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Medicinal leeches are bloodsucking, aquatic cousins of the earthworm that hail from Europe. Doctors used leeches for bloodletting — thought to be good for whatever ailed patients — from Hippocrates' time through the mid-19th century. Leeches fell out of favor when doctors finally recognized that patients they bled fared no better, and often worse, than other patients.
It's often trickier to connect veins, which carry blood back to the heart, than arteries, which carry blood from the heart. So before grafted tissue gets new vein growth, it can become congested with blood. Sometimes surgery can fix the problem, but if it can't, the graft might fail.
Enter the leech. Not only does it suck out excess blood, but its saliva contains a powerful blood thinner. So even after it fills up and drops off, bleeding continues.
Originally posted by Crabmeat
Leeches are also cool looking.
It's hard to imagine that these ooky, squirmy creatures can heal wounds and even help save lives. Maggots, by definition, are fly larvae, just as caterpillars are butterfly or moth larvae. Maggots hatch from eggs laid by mature adult flies. The initial maggots, called first instars, molt (shed their skin) twice to become third instars in a span of about five days. The maggots then look for a dry place to pupate and undergo metamorphosis to adult flies after another week. Only initial maggots (first or second instars) are used to help clean wounds.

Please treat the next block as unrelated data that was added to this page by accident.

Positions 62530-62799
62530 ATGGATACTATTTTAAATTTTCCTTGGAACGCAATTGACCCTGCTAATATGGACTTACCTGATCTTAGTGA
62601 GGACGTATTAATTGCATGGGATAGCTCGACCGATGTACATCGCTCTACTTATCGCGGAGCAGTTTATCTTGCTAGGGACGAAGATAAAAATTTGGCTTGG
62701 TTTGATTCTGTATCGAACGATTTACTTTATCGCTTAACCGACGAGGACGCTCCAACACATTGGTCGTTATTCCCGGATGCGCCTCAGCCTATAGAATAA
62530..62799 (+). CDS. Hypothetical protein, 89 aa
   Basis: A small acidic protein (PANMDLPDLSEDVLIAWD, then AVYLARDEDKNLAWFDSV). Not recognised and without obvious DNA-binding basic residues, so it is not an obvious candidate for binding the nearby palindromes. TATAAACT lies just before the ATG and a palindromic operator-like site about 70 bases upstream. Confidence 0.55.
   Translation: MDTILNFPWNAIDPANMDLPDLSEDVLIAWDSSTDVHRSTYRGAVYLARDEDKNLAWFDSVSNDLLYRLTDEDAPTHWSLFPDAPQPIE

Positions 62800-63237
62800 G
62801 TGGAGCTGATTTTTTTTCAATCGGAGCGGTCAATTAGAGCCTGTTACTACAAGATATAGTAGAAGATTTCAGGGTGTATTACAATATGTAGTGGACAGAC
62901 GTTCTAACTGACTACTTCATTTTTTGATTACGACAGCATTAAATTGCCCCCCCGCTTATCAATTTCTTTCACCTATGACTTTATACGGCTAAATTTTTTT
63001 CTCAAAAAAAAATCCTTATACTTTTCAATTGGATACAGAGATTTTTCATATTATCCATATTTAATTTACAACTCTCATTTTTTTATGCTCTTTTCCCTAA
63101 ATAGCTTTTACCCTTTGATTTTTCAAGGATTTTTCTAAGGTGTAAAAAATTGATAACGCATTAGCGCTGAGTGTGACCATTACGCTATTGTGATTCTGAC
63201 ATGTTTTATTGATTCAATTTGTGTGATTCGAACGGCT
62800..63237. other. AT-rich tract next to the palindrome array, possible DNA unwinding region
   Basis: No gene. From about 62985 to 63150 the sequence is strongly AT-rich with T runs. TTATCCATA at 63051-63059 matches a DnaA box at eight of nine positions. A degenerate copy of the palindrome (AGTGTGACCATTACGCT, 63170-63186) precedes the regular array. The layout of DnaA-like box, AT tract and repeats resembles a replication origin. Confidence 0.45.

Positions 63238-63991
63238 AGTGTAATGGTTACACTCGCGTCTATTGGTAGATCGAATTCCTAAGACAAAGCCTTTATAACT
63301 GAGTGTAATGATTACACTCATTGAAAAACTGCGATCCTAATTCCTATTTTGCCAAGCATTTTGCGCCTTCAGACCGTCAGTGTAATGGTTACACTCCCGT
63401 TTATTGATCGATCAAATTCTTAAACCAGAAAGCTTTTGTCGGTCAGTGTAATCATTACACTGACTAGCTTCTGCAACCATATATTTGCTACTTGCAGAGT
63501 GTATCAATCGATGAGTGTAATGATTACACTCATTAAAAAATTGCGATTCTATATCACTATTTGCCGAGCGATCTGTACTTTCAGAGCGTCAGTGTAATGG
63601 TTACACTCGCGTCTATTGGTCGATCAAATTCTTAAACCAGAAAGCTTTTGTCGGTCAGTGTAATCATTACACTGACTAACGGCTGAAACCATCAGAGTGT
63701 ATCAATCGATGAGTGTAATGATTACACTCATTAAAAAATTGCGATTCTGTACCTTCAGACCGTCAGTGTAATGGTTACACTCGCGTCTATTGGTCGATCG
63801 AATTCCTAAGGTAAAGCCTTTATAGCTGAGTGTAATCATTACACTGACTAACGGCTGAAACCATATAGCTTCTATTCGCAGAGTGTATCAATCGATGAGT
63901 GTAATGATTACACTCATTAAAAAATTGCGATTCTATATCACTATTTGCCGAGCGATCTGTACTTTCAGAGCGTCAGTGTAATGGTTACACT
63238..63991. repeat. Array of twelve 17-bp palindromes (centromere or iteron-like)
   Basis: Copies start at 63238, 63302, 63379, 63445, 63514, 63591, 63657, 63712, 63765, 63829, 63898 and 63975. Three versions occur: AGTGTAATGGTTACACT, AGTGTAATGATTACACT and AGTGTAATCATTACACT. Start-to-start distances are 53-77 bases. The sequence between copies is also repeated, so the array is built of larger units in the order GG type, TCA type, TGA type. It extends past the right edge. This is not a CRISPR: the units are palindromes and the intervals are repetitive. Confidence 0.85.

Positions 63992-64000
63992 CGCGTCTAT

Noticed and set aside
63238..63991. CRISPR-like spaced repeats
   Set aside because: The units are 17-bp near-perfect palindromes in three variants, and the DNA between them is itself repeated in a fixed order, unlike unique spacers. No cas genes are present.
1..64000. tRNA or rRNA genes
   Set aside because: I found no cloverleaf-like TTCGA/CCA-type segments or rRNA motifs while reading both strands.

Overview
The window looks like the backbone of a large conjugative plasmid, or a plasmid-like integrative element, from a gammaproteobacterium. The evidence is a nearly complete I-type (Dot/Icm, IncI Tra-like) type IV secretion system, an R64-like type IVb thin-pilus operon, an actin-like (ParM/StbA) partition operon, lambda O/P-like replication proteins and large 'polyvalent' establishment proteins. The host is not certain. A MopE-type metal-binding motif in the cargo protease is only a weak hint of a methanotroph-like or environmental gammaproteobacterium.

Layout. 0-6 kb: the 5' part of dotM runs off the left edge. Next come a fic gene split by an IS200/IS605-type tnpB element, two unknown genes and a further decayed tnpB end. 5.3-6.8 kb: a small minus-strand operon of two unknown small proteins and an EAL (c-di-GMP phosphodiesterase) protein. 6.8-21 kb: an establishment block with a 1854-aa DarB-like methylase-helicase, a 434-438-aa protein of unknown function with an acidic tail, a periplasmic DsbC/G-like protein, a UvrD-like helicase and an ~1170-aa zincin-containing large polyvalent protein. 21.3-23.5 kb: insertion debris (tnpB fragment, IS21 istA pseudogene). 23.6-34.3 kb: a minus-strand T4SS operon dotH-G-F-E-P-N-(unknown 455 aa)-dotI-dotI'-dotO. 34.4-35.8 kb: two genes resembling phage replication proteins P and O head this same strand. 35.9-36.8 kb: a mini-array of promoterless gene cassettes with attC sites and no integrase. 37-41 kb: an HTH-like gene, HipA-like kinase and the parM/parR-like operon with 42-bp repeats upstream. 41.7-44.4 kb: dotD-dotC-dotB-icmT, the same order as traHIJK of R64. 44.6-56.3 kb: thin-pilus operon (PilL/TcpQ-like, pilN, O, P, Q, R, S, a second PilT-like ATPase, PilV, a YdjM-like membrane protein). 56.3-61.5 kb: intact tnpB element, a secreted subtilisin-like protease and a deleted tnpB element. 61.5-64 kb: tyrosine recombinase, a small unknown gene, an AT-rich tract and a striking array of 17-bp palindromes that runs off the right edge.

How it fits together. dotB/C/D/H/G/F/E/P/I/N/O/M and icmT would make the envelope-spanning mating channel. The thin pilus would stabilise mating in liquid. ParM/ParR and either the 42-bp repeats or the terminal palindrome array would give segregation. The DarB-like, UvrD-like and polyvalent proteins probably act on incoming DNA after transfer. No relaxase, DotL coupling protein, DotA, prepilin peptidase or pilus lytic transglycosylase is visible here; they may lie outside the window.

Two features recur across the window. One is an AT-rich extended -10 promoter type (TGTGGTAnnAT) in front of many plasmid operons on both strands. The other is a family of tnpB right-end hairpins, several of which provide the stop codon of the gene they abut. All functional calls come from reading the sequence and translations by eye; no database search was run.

The process by which maggots infest humans or other vertebrates is called myiasis. Inducing this process in a controlled clinical environment acts to help the wound in several ways. Maggots debride, or clean, wounds by dissolving dead, infected tissue; they also kill bacteria in the wound and therefore have a disinfectant effect; and they stimulate wound healing.
In Japan you can pay to get flesh eating fish--ok, perhaps I'm exaggerating, let's say "skin eating"-- to chew off your flaky and dry skin caused by psoriasis outbreaks, eczema, or calluses.
Actually, this fish-based skin treatment called Garra rufa therapy, is not a new trend. Hot springs in Turkey and Germany have offered this psoriasis treatment for ages. Basically, all it requires is for you to step into a hot pool teaming with the fish. They come up to you and start nibbling away the flaking skin.
The tiny Garra rufa fish is none other than your simple carp, that thrive in hot pools, and gets starved of their routine foods like algae. The flaky skin thus becomes a tasty morsel.
Originally posted by asmeone2
Why do you kill them?
Is it like re-using a needle to use a leech twice?
COuld you at least use it more than once in the same patient?
Originally posted by asmeone2
Interesting Fred T. I would have thought that they would have had some kind of antibiotic in their system that would neutralize any diseases they take int, since that's how they stay alive.